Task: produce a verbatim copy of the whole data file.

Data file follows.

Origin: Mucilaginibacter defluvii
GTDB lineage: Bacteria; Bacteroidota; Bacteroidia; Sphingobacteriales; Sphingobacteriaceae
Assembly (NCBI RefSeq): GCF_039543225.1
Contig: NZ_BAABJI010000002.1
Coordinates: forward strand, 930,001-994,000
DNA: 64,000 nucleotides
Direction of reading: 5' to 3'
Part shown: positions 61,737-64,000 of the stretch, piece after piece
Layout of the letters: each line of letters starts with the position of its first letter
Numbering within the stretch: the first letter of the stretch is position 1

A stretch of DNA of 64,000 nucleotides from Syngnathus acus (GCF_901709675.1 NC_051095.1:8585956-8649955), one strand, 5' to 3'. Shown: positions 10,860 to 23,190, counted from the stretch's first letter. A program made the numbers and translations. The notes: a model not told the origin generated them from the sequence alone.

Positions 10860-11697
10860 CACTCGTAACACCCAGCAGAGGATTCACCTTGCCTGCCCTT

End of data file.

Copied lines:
Origin: Mucilaginibacter defluvii
GTDB lineage: Bacteria; Bacteroidota; Bacteroidia; Sphingobacteriales; Sphingobacteriaceae
Assembly (NCBI RefSeq): GCF_039543225.1
Contig: NZ_BAABJI010000002.1
Coordinates: forward strand, 930,001-994,000
DNA: 64,000 nucleotides
Direction of reading: 5' to 3'
Part shown: positions 61,737-64,000 of the stretch, piece after piece
Layout of the letters: each line of letters starts with the position of its first letter
Numbering within the stretch: the first letter of the stretch is position 1

A stretch of DNA of 64,000 nucleotides from Syngnathus acus (GCF_901709675.1 NC_051095.1:8585956-8649955), one strand, 5' to 3'. Shown: positions 10,860 to 23,190, counted from the stretch's first letter. A program made the numbers and translations. The notes: a model not told the origin generated them from the sequence alone.

Positions 10860-11697
10860 CACTCGTAACACCCAGCAGAGGATTCACCTTGCCTGCCCTT